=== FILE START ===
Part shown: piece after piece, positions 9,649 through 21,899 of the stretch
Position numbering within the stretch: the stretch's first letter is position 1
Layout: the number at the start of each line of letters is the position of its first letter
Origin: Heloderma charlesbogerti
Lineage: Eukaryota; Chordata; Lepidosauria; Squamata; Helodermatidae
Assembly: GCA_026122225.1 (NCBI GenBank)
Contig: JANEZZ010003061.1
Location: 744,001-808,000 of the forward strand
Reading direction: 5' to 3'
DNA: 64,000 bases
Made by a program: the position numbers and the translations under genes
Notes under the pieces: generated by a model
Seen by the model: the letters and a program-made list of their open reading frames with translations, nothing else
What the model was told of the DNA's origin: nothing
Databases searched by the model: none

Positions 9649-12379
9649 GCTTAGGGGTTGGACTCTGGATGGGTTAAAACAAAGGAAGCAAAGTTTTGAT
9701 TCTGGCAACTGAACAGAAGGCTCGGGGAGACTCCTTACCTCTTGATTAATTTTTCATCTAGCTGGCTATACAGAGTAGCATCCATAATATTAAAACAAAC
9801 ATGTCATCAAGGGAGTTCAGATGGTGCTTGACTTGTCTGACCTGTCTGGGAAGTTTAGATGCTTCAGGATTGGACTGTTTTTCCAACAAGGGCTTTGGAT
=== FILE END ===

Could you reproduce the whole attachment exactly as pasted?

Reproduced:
Part shown: piece after piece, positions 9,649 through 21,899 of the stretch
Position numbering within the stretch: the stretch's first letter is position 1
Layout: the number at the start of each line of letters is the position of its first letter
Origin: Heloderma charlesbogerti
Lineage: Eukaryota; Chordata; Lepidosauria; Squamata; Helodermatidae
Assembly: GCA_026122225.1 (NCBI GenBank)
Contig: JANEZZ010003061.1
Location: 744,001-808,000 of the forward strand
Reading direction: 5' to 3'
DNA: 64,000 bases
Made by a program: the position numbers and the translations under genes
Notes under the pieces: generated by a model
Seen by the model: the letters and a program-made list of their open reading frames with translations, nothing else
What the model was told of the DNA's origin: nothing
Databases searched by the model: none

Positions 9649-12379
9649 GCTTAGGGGTTGGACTCTGGATGGGTTAAAACAAAGGAAGCAAAGTTTTGAT
9701 TCTGGCAACTGAACAGAAGGCTCGGGGAGACTCCTTACCTCTTGATTAATTTTTCATCTAGCTGGCTATACAGAGTAGCATCCATAATATTAAAACAAAC
9801 ATGTCATCAAGGGAGTTCAGATGGTGCTTGACTTGTCTGACCTGTCTGGGAAGTTTAGATGCTTCAGGATTGGACTGTTTTTCCAACAAGGGCTTTGGAT